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Monday, August 16, 1999 Published at 07:10 GMT 08:10 UK


Sci/Tech

Shoppers raise GM food fear

The trials are based on "incompetent" standards, says an MP

Shoppers fear the UK Government may be deliberately misleading them over genetically-modified (GM) foods, a report has suggested.

A leading consumer group raised the concern as the government prepares to announce the exact location of four new GM crop test sites.

Food under the microscope
The whereabouts of the sites are being made public on the Environment Agency's Website on Monday, despite the recent destruction of crop fields by environmental protesters.

Meanwhile, reports that up to 12 sites in Scotland have been identified for such trials next year have been denied by government officials in Edinburgh and London.

A spokesman for the Scottish Executive said that any new sites would have to be given approval by Scottish ministers.

At the same time, the National Consumer Council (NCC) has warned that poor labelling of GM foods is leading consumers to believe that they are not being given vital information.

Big concern

The NCC said 85% of the 1,000 people questioned in a survey were worried that they were being denied access to the full facts on goods ranging from GM foods to digital TV.


BBC Environment Correspondent Margaret Gilmore: "The new crops will be the first of many"
NCC director Anna Bradley said: "GM foods are one of the big concerns at the moment because food is not labelled clearly enough and the government is not acting promptly on this issue.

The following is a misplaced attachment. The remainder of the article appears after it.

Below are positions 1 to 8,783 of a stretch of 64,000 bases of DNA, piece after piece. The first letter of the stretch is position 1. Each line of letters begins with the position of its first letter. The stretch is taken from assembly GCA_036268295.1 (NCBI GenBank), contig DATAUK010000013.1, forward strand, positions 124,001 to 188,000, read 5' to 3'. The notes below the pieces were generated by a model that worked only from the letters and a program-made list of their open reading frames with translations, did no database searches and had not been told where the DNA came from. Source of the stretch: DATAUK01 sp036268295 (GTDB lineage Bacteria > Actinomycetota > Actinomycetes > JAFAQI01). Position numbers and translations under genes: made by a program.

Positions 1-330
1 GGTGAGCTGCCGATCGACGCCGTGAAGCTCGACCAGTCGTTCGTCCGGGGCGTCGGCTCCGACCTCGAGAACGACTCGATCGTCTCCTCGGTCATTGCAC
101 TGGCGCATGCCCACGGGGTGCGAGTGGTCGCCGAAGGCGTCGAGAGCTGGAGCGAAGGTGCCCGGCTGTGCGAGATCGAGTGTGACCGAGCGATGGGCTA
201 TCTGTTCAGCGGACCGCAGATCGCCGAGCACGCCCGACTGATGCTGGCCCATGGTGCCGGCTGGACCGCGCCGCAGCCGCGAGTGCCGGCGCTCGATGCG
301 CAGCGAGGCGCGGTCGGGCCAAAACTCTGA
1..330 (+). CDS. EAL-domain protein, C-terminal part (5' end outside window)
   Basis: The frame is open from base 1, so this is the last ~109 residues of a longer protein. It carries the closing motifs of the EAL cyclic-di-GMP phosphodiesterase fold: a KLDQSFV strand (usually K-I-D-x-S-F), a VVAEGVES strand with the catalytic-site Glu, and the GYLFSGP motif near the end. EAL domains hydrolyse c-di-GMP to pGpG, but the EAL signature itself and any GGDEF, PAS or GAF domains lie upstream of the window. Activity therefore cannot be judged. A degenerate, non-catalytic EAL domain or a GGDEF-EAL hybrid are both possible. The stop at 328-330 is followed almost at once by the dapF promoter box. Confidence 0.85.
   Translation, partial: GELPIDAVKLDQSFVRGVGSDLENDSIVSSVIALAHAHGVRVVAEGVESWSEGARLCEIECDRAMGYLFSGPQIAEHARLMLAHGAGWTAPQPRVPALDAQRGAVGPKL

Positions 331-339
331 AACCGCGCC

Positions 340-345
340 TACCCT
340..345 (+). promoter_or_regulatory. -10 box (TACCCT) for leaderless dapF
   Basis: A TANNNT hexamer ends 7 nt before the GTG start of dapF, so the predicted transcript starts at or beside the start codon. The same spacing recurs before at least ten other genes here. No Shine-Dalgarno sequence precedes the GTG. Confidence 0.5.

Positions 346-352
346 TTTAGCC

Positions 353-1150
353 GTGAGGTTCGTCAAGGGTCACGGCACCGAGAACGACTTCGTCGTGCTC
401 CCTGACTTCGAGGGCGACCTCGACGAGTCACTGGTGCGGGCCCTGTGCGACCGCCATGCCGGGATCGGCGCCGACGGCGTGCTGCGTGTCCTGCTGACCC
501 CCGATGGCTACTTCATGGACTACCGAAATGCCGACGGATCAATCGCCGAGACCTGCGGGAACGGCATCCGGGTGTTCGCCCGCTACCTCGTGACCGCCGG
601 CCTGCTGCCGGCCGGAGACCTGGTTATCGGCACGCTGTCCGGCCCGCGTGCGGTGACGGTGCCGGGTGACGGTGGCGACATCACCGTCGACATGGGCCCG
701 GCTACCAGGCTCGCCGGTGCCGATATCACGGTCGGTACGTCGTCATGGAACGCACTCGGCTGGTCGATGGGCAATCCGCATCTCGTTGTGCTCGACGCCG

"People are not confident that decisions on GM foods are being made in their interest," she said.

The NCC called on the government to beef up the Freedom of Information Bill going through Parliament so that shoppers would have access to the data they wanted.

The four new GM crop trial sites are part of a new wave of trials of oilseed rape and maize which will total 75 by next year.

Trials condemned

They are to begin in the autumn at Market Rasen, Lincolnshire; Bingham, Nottinghamshire; Glentham, Lincolnshire; and Hemel Hempstead in Hertfordshire.


The BBC's Robert Pigott: "Not just the farmers who are unhappy"
They will go ahead without extra security measures after Government ministers rejected industry pleas for secrecy on big farm-scale trials to stave off sabotage by environmentalists, such as a recent Greenpeace attack in Norfolk.

The trials have already been condemned for being based on what one MP called "incompetent" scientific standards.

Alan Simpson, the Labour MP for Nottingham South, told BBC Radio 4's Westminster Hour: "All the scientific benchmarks currently in use are at best haphazard and at worst incompetent.

"We have to stop treating a revolutionary science as though it was just a different form of cake decoration."





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Internet Links


Friends of the Earth - list of GM crop test sites

Environment Agency


The BBC is not responsible for the content of external internet sites.




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